- The moral influence theory: Christ’s death was simply an example to us, a display of God’s love such that we are changed to become like God in our love. Thus, there is no objective effect to Christ’s death, but a subjective one in us.
- The governmental theory: This view assumes that the idea of God punishing sin is unfit for God, and thus understands the atonement as simply a prudential act of God intended to convince us that sin is a serious matter.
None of these theories however can be understood to be at the center of the work of Christ (for Scripture does not teach this), for while many of them do in fact teach us of some of the effects of the atonement, or explain some dimension of the atonement, none of them can work without the wrath of God being satisfied. The bible consistently teaches that God’s wrath is the main obstacle that must be dealt with by Christ.
Thus, we must understand that Christ’s atonement for sin upon the cross could only be accomplished if we are united with Christ through faith. In other words, the main objection to penal substitution is that it seems unjust that an innocent party should suffer for someone else and the guilty should go free. This objection is easily dealt with when one realizes that the guilty do not in fact go free since the guilty are united to Christ and thus experience the penalty IN CHRIST. Christ is our substitute and our representative head. The human race is divided between those who are in Adam and those who are in Christ (see Romans 5.12-21). Letham says it well in his book on page 136:
It is in the context of a real and vital union between him and us, which is at least as real and vital as that between us and Adam. Hence, we his people do indeed receive our just deserts for our misdemeanours [sic] inasmuch as Christ, having united himself to us in his incarnation, fully discharges the debt we owe.
A second objection to this doctrine of penal substitution deals with the concern people have about what this means about God. Some argue that this God is not very nice. Like a child abuser, God seems petty, vindictive, and maliciously violent for pouring out his wrath on his own Son. However, this objection fails to account for the texts where Jesus explains that he himself lays his life down willingly. Rather than seeing the cross as a disgusting act of hatred, we must see it as a beautiful example of God’s love. God’s love is a holy love. That means that his love does not come without justice. Again, Letham says on page 138:
The atonement stems from the love of God and, since God’s love is just love and his justice is loving justice, the cross is a demonstration par excellence of that love in a way that is commensurate with his justice.
So, to summarize, the bible teaches that at the very heart of the atonement is penal substation. This doctrine is spelled out by describing Christ’s work on the cross as:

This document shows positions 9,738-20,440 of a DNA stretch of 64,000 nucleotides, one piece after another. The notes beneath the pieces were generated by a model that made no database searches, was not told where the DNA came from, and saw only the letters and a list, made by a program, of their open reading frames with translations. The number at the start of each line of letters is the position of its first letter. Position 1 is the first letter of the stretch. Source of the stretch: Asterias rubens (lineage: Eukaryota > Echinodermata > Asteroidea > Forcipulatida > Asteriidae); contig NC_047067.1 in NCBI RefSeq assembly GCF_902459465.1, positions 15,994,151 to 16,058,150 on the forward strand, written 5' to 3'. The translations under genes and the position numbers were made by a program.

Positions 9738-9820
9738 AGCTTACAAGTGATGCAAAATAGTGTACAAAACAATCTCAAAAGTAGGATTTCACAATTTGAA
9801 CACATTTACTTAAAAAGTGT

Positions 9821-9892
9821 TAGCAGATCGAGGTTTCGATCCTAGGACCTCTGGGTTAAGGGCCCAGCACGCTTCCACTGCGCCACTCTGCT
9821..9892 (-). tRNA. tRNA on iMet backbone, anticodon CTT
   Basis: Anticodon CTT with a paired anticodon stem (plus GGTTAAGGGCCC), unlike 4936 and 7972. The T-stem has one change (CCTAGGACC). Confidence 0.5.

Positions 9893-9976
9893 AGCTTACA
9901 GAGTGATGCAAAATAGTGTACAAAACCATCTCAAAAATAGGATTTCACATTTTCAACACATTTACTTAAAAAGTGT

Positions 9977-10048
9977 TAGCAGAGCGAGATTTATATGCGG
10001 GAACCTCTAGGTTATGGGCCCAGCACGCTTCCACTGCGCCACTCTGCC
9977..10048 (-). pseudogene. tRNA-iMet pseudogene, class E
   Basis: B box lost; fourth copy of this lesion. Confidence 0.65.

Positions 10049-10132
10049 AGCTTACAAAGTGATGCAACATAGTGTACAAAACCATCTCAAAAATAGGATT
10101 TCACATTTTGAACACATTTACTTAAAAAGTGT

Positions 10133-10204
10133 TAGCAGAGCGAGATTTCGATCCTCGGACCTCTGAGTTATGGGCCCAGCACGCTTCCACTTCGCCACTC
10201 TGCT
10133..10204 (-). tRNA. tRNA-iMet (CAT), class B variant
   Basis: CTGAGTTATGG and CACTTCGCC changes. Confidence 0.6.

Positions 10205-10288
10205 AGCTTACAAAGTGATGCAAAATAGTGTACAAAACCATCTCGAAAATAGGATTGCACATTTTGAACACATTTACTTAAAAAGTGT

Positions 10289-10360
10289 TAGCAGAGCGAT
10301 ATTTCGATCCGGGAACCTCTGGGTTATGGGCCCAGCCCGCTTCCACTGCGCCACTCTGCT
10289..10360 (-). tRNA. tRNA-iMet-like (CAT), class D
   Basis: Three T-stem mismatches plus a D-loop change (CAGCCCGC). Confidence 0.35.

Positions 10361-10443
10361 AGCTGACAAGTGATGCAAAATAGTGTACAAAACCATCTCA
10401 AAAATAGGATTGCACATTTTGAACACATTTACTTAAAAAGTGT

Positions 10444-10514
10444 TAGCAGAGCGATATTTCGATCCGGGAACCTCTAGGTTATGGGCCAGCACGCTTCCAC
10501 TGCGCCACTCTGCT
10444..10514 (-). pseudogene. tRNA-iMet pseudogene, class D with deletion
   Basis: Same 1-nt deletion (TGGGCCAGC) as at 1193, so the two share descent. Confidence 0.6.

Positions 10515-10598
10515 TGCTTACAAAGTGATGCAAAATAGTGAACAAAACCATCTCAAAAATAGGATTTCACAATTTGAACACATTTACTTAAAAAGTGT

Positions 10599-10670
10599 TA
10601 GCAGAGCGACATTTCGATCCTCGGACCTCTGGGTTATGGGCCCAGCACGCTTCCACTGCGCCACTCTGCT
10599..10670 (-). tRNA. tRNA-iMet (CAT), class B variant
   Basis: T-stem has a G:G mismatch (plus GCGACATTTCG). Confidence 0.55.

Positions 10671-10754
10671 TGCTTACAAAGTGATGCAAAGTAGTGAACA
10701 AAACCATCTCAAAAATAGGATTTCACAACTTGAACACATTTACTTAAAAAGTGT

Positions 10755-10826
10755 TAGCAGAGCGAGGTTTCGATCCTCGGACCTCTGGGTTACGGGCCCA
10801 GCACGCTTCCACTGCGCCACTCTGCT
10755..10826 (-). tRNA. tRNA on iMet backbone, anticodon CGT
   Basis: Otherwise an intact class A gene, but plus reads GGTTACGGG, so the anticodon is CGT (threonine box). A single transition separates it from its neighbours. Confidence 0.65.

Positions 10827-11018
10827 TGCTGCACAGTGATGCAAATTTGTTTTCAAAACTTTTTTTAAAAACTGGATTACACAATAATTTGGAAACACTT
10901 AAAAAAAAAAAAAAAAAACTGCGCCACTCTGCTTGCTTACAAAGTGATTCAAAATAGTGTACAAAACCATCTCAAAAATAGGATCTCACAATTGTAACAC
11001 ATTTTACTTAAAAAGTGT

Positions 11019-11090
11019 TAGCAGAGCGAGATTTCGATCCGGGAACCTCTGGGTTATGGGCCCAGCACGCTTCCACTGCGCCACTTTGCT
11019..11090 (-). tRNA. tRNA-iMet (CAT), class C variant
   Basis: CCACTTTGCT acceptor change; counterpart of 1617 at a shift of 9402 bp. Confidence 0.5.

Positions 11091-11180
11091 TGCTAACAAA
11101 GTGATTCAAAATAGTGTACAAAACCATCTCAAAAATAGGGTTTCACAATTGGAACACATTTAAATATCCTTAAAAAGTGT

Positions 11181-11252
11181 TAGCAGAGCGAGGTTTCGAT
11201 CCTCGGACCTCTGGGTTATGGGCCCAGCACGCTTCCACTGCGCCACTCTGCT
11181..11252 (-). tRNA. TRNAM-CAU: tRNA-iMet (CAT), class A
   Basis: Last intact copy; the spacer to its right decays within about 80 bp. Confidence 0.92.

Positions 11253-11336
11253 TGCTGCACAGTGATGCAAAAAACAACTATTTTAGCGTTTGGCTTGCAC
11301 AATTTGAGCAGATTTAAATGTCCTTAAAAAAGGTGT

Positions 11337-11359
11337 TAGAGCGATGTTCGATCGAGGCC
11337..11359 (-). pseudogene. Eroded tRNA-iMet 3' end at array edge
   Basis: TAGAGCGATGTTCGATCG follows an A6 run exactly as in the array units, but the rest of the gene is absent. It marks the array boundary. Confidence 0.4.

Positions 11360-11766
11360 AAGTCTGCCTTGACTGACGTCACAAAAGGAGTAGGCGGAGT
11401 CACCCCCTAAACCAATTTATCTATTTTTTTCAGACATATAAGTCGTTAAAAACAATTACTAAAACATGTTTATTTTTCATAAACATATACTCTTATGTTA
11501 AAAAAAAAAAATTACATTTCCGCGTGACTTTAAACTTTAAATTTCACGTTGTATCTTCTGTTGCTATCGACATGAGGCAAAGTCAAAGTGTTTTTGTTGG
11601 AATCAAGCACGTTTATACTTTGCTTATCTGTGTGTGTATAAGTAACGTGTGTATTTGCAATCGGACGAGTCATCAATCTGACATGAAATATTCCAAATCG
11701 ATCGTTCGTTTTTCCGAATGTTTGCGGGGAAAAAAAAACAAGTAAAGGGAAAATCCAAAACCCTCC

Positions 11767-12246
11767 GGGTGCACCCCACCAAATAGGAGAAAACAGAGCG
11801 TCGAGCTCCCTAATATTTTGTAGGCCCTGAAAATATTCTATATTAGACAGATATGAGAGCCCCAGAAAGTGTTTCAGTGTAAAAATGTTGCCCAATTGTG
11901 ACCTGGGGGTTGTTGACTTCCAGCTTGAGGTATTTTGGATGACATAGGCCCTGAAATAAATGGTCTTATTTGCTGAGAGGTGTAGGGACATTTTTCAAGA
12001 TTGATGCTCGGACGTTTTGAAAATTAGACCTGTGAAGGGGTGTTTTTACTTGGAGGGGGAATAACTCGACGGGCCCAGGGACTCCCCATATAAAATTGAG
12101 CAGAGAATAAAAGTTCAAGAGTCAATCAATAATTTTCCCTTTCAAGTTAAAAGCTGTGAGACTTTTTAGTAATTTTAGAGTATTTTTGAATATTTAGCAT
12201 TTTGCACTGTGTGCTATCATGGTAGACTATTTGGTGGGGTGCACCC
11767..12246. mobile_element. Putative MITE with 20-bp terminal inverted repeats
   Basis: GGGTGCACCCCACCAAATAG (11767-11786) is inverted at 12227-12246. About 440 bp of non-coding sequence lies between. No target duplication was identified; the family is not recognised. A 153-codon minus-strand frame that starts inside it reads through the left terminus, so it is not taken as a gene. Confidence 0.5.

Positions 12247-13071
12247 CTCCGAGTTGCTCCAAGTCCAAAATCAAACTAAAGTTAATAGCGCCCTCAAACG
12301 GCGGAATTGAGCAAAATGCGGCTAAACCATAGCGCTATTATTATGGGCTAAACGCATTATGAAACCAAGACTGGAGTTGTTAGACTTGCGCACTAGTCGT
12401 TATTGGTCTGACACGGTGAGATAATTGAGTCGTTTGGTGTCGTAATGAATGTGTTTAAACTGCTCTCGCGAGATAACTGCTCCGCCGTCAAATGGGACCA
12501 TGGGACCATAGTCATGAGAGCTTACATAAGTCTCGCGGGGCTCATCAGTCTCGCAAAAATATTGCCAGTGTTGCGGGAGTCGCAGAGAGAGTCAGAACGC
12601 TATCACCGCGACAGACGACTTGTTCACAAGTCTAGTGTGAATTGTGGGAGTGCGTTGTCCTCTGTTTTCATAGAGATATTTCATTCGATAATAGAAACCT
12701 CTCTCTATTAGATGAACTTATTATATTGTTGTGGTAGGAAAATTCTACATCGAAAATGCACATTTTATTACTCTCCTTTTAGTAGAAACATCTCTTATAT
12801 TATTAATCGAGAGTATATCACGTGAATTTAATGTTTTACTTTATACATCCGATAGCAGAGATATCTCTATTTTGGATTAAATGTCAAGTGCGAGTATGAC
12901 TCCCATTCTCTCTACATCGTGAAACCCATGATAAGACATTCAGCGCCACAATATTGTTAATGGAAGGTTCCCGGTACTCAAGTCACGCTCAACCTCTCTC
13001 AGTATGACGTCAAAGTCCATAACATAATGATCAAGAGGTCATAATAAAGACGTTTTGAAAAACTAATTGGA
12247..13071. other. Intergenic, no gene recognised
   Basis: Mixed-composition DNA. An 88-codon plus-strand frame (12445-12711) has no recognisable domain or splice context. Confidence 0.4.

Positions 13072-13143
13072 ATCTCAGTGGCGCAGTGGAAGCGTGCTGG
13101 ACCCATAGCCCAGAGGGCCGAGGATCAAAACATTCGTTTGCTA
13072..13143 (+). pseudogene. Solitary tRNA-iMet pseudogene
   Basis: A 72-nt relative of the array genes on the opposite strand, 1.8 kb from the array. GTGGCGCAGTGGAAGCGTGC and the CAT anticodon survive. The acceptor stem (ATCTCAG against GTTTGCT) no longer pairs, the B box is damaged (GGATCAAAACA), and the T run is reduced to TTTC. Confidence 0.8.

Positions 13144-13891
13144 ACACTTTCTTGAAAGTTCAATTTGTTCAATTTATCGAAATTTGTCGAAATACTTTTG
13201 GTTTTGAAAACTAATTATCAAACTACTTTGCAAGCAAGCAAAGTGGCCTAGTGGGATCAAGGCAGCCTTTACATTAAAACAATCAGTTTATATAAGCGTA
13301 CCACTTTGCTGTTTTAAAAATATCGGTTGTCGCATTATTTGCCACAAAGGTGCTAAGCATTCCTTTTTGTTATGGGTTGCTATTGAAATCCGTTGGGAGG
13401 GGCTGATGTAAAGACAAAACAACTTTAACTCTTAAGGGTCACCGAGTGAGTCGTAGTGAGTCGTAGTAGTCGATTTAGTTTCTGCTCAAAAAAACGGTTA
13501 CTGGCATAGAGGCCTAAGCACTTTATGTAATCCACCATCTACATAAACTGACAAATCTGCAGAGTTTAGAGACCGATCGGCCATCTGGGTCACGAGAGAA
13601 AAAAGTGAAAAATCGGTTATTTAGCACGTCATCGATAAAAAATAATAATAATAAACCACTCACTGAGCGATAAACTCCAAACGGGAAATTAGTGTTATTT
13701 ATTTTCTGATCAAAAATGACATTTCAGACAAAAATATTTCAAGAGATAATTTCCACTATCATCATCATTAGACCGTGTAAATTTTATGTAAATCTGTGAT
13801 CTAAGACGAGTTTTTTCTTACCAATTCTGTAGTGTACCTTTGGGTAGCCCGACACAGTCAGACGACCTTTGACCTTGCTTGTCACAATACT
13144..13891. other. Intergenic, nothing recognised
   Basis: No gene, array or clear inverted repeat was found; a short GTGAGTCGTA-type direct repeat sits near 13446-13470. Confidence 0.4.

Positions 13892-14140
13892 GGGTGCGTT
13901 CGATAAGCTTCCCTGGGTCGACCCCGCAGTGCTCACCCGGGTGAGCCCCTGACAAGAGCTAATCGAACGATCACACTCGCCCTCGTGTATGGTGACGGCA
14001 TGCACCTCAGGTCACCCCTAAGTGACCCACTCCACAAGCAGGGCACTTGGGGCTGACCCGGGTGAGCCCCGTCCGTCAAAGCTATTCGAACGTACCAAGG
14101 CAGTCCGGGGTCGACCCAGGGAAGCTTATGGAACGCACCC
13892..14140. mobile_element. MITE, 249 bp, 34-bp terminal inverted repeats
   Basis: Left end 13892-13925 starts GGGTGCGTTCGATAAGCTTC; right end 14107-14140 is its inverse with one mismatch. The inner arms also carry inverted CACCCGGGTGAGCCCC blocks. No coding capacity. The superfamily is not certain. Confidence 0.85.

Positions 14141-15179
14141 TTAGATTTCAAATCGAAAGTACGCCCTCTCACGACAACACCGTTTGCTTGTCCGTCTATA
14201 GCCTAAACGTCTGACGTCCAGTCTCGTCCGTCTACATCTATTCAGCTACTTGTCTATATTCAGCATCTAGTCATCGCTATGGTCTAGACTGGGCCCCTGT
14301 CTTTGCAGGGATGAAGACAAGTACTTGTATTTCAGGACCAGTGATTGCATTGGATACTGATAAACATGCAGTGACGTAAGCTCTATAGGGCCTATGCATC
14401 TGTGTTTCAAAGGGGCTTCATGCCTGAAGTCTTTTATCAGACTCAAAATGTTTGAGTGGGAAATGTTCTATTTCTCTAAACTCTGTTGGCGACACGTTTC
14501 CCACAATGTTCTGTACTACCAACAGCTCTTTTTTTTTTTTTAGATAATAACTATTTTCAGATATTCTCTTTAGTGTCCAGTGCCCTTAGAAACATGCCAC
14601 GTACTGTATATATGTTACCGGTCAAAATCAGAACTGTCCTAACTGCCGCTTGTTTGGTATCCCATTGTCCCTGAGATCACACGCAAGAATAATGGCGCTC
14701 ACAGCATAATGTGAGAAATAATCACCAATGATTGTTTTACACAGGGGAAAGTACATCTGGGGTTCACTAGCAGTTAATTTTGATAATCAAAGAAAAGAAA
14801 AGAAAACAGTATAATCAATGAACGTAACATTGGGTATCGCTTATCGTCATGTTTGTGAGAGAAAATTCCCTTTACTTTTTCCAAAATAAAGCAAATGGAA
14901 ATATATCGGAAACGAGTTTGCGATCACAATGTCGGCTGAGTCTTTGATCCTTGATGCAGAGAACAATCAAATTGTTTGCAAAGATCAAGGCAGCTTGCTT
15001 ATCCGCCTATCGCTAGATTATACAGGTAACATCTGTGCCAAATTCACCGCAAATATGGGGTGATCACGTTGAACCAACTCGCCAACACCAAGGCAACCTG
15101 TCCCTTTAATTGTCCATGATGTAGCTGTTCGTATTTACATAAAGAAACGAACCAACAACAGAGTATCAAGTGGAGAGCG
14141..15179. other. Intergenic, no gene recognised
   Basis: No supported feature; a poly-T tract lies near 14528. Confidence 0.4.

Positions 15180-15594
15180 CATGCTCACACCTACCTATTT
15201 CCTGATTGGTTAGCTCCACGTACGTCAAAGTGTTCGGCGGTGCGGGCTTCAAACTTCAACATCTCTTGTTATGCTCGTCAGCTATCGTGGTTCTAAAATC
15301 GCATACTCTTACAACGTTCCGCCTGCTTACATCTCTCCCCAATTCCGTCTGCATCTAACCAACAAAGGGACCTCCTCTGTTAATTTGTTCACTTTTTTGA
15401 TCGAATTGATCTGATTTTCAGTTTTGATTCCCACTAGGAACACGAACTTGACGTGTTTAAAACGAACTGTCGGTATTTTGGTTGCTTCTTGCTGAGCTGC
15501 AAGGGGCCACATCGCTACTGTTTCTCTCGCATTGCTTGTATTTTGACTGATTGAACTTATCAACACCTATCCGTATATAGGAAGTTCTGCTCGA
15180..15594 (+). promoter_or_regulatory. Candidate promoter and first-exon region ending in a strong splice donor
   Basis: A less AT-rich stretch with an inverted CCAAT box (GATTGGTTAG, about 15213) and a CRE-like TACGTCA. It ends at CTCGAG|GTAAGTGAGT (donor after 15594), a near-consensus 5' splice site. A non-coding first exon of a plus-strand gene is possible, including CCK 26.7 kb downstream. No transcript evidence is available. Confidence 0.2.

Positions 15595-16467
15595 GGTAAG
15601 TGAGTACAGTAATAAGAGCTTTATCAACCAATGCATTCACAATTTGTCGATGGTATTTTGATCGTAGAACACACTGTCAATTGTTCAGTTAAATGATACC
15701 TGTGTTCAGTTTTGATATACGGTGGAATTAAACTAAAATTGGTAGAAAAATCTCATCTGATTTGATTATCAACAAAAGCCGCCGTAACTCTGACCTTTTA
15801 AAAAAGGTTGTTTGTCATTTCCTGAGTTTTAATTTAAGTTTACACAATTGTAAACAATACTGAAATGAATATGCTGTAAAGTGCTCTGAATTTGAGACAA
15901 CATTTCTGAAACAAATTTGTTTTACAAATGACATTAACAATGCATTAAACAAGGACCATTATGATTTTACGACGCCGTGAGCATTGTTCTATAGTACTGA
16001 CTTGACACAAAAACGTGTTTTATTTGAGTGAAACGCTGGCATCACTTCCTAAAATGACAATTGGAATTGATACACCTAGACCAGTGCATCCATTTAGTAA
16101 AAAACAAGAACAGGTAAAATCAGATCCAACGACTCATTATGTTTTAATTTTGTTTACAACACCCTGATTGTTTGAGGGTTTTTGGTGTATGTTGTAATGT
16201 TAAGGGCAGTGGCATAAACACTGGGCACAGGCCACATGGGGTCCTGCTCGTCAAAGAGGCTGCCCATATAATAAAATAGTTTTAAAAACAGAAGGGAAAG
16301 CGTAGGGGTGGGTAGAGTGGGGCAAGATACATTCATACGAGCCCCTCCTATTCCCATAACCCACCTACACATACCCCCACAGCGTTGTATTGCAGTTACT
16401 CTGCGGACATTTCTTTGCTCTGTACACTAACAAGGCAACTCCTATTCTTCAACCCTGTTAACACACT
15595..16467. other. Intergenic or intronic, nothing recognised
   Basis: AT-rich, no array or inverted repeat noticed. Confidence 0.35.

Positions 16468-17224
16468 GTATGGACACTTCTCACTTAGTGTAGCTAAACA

- a propitiation – a sacrifice satisfying God’s wrath (Rom. 3.21-26)
- expiation for sin – the removal of guilt, which goes hand in hand with propitiation (2 Cor. 5.21)
- an act of reconciliation – Christ’s blood eliminated God’s enmity toward us (Rom. 5.10-11)
- a ransom payment achieving redemption – Christ’s blood purchasing us from the curse inflicted by God, not the devil, and from slavery to sin (I Pet. 1.17-18)
All four of these concepts are tied up with penal substitution. Yes, Christ died and was raised victorious over the devil, the curse, and sin, but this is only possible because he has shed his blood in our place.
The Effect of the Atonement:
Much of what I have said has already touched on the effect of the atonement. Because Christ has satisfied the wrath of God, those who believe in Christ have their guilt removed, are reconciled to God, and are purchased so that they belong to God.
In other words, because Christ died on the cross for our sin in our place, we are justified, reconciled, and adopted.
- Justification is a legal term. It means that we are declared to be in right standing with God by God because of what Jesus has done in satisfying God’s wrath as a propitiation.
- Reconciliation is a relational term. It means we no longer are God’s enemies, but have peace with God.
- Adoption is a familial term. It means that we belong to God, are part of his family, and are treated as children with an inheritance.
My next post will deal with the intent of the atonement. While many Protestants would agree with what I have discussed thus far in this post, many have not understood the connections between these biblical ideas and what the bible teaches about God’s intention in the work of Christ on the cross.